Lawrence Livermore National Laboratory in California has banned all wireless networks, including Microsoft's Wi-Fi, because of security concerns. Wi-Fi supporters say the technology is secure when it's been properly installed, but experts say that only about 10% of all users install them correctly. (*USA Today*, 28 Jan 2002; NewsScan Daily, 29 January 2002) http://www.usatoday.com/life/cyber/tech/2002/01/29/wifi.htm
Wireless carriers including Sprint, Cingular, and Seven (a startup) are putting together products that tunnel through the firewall to allow you to access the e-mail, calendars, etc. on your desktop machine remotely from a wireless device. But not to worry, since it "conforms to the highest levels of transport security". After all, what could go wrong with a tunnel like this? NOT! The risks are apparent to everyone except the vendors involved. Full story at http://www.infoworld.com/articles/hn/xml/02/01/28/020128hnport.xml
Soon business travelers passing through Minneapolis-St. Paul International Airport will be able to access the Internet at high speeds for free. Anyone want to send out lots of SPAM or launch attacks? Just go to MSP. http://www.startribune.com/stories/535/1130636.html
This potential risk was sent to me at work today. At click glance of the site below, you may truly feel that you viewing a drastic mistake at microsoft.com, or the evil doings of a disgruntled employee. I as a Web developer and consultant quickly determined how it was done (simply passing a username and password to the true url to display the page). However, a link contained within an e-mail to the unsuspecting consumer bringing them to a site like this could be a disaster. This false representation is an easy way to exploit information from consumer thinking they are buying/subscribing/requesting information from a company - when in fact, it may be a scenario like the link below: http://www.microsoft.com&item=3Dq209354@hardware.no/nyheter/feb01/Q209354 %20-%20HOWTO.htm
Related to Rob Graham's item in RISKS-21.89, an even more insidious URL risk is described in an excellent column on the Inside Risks page of the February 2002 CACM: Evgeniy Gabrilovich and Alex Gontmakher The Homograph Attack Communications of the CACM, vol 45, no 2, inside back page This is a WONDERFUL RISKS-relevant article. Please read it. For your convenience, this column is now on the Inside Risks Web site http://www.csl.sri.com/neumann/insiderisks.html as http://www.csl.sri.com/neumann/insiderisks.html#140 The examples given use Cyrillic characters. For example, a Russian "o" and an English "o" look alike but can have radically different results.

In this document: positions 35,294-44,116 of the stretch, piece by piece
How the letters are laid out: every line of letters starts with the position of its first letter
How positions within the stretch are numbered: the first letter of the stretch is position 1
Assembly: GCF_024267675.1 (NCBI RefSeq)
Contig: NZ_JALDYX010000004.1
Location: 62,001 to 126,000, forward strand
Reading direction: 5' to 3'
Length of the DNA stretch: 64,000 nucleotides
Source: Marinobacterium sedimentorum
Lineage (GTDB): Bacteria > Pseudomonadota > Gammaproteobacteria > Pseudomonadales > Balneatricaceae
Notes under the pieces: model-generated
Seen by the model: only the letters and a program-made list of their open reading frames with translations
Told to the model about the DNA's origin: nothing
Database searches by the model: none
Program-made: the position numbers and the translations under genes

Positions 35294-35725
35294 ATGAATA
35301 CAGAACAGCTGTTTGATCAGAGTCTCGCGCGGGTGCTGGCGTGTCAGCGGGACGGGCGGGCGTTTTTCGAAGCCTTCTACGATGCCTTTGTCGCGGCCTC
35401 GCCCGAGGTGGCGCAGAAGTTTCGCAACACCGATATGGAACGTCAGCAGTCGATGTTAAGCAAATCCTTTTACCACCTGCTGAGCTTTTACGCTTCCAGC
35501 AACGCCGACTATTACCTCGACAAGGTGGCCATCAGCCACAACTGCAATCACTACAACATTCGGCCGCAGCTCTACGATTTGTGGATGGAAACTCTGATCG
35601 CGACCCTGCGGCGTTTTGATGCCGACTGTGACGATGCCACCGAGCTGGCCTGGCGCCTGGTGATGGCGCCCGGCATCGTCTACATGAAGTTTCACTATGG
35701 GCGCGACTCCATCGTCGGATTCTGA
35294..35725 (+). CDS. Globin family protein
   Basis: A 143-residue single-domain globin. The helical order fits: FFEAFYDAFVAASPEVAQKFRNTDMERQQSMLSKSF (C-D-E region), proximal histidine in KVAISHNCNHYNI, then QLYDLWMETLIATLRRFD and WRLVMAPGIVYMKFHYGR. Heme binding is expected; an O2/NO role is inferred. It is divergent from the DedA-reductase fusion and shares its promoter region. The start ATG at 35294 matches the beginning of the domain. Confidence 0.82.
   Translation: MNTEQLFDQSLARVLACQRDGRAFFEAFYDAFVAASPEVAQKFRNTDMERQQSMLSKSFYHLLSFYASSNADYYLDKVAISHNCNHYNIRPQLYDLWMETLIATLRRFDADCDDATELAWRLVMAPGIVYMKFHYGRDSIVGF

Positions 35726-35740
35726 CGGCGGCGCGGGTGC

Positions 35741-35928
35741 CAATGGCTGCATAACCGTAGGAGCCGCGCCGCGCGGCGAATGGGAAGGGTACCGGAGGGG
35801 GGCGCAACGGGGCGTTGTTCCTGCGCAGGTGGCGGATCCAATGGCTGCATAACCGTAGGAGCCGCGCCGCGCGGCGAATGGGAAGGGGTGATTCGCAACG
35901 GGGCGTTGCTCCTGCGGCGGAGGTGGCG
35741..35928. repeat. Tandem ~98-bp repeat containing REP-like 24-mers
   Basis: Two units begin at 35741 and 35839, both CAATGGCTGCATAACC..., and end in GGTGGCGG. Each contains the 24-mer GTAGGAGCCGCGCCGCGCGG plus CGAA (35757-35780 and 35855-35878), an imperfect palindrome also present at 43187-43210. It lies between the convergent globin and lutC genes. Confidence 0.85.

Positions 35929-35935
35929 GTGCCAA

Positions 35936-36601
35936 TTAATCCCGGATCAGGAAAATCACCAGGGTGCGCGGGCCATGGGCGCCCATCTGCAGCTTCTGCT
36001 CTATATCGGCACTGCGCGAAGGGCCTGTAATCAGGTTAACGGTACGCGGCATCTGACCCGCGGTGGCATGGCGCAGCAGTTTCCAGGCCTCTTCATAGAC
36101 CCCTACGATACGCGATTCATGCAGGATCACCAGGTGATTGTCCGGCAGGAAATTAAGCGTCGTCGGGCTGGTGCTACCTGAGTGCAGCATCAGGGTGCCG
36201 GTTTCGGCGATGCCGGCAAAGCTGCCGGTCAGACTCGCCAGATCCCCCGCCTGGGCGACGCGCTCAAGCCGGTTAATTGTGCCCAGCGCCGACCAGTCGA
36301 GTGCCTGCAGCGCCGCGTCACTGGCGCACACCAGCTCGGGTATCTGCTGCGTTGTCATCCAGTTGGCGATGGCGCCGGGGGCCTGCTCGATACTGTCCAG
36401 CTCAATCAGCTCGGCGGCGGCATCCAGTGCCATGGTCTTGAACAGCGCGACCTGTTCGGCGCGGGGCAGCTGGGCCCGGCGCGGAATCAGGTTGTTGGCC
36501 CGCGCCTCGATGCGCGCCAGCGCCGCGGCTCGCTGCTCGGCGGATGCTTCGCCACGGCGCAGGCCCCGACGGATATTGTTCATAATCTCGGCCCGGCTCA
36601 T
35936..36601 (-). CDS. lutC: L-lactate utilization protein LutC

http://www.newsobserver.com/ncwire/news/Story/903276p-902507c.html In Durham, NC (USA), a waterpipe break on early Saturday (12-Jan-2002) morning forced the closure of the city police department building and 911 center. The water flooded a subbasement and took out the electrical equipment and backup power generators. Callers to 911 got busy signals or disconnects (I suppose that's better than hold muzak) until the temporary location (at Duke University) was online about 12 hours later, with dispatchers taking call information on paper (no computers). RISKS: 1) Putting all the eggs, police dept and 911 center, in one building 2) Putting critical electrical equipment in a place where it can be easily flooded out and in the same building 3) Not having 911 services "roll-over" to somewhere else (for example, Cary, NC - about 20 miles from Durham - has an agreement with the Wake County 911 center that if Cary becomes unable to take a given 911 call, it automatically rolls over to Wake's 911 center) - a (*gasp*) backup Dave Bank aka Dirk the Daring dirk at psicorps dot org